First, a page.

Hobbs, Richard. “Bes, butting bulls, and bars : the life of coinage at Pompeii.” In The economy of Pompeii, Edited by Flohr, Miko and Wilson, Andrew. Oxford Studies on the Roman Economy, 339-362. Oxford: Oxford University Pr., 2017.
Abstract: “Analysis of the Republican coins found in the excavation by the Anglo-American Project in Pompeii of insula VI 6 in the north of Pompeii, with an emphasis on the circulation, in the 2nd and early-1st cents. B.C., of large quantities of coins from cities in the western Mediterranean, particularly Ebusus and Massalia. Alongside these, there were locally or regionally produced imitations of these coins. Both sets of coins shed new light on the commercial ties of Pompeii and the Bay of Naples region during the period. Based on exploration of the relation between coin finds and coin use, it is argued that in insula VI 6 coins were found mostly in places with a commercial function, and come from houses only rarely.”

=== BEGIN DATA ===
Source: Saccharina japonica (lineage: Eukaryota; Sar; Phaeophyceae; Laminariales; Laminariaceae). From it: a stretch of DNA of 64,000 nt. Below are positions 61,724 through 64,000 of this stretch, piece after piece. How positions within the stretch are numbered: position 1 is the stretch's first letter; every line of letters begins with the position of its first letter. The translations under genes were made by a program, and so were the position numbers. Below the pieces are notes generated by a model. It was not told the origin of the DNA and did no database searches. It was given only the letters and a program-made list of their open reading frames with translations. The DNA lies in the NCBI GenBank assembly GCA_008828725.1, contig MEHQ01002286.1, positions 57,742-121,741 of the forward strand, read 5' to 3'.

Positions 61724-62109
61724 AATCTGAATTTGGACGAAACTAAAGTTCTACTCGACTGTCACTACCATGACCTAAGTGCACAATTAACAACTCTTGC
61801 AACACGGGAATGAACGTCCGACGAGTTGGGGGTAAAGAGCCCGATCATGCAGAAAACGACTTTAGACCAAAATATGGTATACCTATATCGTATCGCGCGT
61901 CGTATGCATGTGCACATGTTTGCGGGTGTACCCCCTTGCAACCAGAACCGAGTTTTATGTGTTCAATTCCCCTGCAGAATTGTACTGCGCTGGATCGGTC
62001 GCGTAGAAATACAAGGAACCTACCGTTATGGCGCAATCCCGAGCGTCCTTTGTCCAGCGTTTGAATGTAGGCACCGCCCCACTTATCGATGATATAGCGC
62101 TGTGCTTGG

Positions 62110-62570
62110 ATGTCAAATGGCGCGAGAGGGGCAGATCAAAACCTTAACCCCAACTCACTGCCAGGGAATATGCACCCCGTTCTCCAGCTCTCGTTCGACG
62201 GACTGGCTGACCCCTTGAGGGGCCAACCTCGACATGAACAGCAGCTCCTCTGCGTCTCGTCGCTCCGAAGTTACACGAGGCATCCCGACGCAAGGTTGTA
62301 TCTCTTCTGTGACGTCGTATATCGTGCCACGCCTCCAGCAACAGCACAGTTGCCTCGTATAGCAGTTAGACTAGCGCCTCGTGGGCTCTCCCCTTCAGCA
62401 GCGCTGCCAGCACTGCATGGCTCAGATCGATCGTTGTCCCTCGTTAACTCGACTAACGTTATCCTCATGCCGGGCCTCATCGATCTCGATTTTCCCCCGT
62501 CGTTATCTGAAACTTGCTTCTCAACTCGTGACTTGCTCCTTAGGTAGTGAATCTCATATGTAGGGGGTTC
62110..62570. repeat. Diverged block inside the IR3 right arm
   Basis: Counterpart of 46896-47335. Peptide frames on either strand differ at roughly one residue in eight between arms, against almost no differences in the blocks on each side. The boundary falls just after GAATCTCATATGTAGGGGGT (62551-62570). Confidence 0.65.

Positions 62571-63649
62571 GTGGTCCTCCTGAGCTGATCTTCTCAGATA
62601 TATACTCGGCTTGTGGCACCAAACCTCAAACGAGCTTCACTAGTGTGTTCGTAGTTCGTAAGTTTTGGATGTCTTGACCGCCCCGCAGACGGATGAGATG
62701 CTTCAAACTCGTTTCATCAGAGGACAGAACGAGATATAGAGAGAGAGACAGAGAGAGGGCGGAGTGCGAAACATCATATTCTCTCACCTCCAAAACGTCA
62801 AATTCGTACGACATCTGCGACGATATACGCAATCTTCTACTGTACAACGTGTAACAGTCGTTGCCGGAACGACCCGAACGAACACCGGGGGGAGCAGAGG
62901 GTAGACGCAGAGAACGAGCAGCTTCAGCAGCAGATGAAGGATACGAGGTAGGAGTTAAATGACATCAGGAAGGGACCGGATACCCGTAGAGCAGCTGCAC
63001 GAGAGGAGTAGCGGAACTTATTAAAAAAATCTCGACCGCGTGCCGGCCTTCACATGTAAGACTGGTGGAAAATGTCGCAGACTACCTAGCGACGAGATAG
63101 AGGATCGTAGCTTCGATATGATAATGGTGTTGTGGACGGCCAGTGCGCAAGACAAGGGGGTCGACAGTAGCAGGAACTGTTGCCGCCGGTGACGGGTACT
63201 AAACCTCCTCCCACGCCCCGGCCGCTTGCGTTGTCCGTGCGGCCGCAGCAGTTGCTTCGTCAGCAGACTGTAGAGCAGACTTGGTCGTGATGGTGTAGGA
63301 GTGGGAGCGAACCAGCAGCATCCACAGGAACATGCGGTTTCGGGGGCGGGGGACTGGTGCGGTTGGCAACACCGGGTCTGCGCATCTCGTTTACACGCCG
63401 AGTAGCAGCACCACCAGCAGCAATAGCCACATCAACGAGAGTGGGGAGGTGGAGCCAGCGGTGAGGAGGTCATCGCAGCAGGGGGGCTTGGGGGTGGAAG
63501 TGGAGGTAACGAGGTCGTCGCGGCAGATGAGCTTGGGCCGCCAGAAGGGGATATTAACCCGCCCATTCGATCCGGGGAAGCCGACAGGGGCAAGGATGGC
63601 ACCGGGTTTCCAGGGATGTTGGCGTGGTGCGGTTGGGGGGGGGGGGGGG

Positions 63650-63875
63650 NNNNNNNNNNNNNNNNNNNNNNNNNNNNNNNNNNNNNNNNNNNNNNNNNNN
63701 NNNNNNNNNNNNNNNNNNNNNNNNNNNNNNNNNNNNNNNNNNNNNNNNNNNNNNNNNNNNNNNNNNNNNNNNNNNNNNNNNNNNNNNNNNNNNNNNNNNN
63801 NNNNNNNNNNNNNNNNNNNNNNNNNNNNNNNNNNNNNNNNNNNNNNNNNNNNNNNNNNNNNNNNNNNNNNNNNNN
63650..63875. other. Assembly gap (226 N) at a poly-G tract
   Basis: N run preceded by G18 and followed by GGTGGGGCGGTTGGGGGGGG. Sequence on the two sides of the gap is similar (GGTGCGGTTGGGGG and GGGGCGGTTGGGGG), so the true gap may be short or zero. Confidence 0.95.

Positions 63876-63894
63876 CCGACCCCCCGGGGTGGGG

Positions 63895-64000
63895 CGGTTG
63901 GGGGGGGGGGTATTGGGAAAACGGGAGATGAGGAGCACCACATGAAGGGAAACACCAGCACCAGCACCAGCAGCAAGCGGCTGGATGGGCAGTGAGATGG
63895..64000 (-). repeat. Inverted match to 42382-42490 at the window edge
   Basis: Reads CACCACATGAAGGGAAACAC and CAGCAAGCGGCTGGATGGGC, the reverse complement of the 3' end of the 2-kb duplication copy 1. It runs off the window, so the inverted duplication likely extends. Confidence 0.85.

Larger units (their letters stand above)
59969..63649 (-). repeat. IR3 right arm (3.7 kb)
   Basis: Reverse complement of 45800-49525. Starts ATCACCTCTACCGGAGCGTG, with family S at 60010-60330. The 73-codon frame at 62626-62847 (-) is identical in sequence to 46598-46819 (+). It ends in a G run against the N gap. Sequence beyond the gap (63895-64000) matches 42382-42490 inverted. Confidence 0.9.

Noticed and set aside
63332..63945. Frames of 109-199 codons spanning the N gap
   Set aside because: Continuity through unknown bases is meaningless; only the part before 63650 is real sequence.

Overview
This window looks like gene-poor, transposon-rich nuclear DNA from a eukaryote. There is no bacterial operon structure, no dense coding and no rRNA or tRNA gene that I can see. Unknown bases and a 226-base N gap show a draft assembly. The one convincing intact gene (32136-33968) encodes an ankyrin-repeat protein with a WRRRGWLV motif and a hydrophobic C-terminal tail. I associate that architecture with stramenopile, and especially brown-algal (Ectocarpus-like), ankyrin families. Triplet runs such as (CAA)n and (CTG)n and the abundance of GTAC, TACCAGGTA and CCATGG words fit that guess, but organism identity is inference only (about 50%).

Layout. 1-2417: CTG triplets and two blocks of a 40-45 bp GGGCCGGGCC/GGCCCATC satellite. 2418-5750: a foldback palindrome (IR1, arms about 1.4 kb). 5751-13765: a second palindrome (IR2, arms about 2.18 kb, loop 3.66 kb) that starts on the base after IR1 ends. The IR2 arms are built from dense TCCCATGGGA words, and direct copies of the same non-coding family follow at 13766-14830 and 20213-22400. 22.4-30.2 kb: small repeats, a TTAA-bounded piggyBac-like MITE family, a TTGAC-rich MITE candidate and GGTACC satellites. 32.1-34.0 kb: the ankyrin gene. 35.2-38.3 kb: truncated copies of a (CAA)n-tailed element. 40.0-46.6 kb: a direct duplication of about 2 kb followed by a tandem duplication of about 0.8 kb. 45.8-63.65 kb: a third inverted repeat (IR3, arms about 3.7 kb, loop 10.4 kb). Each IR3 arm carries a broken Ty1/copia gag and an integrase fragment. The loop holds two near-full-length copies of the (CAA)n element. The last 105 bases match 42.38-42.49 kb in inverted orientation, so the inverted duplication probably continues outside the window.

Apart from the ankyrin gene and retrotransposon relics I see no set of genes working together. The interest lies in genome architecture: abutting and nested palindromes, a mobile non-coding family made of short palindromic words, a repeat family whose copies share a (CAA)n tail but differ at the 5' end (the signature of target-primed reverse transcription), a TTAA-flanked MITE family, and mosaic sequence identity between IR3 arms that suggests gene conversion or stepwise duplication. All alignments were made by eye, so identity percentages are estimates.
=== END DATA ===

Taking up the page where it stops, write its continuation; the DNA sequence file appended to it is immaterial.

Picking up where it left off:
I’d love to hear what Stannard thinks of this write up…
Cf. Pardini, Giacomo. “« Consumo » e « produzione » di moneta a Pompei tra tarda repubblica e primo impero: spunti per una riflessione.” Annali dell’Istituto Italiano di Numismatica 59 (2013): 101-142.
Abstract: “Presentation of the discoveries in Regio VIII.7.1-15 of Pompeii of Ebusitana and Massaliota money and of imitations issued by the so-called pseudo-mint of Pompeii, occurred by the University of Cincinnati during the 2005-2009 excavation campaigns. The introduction to Pompeii of the coins of Ebusus and Massalia can be dated to the first half of the 2nd century. a.C., the circulation of the Pompeian imitations is a little later (120-80 / 70 BC approx.) and both phenomena are due to the historical and economic dynamics that affected the western Mediterranean at that time.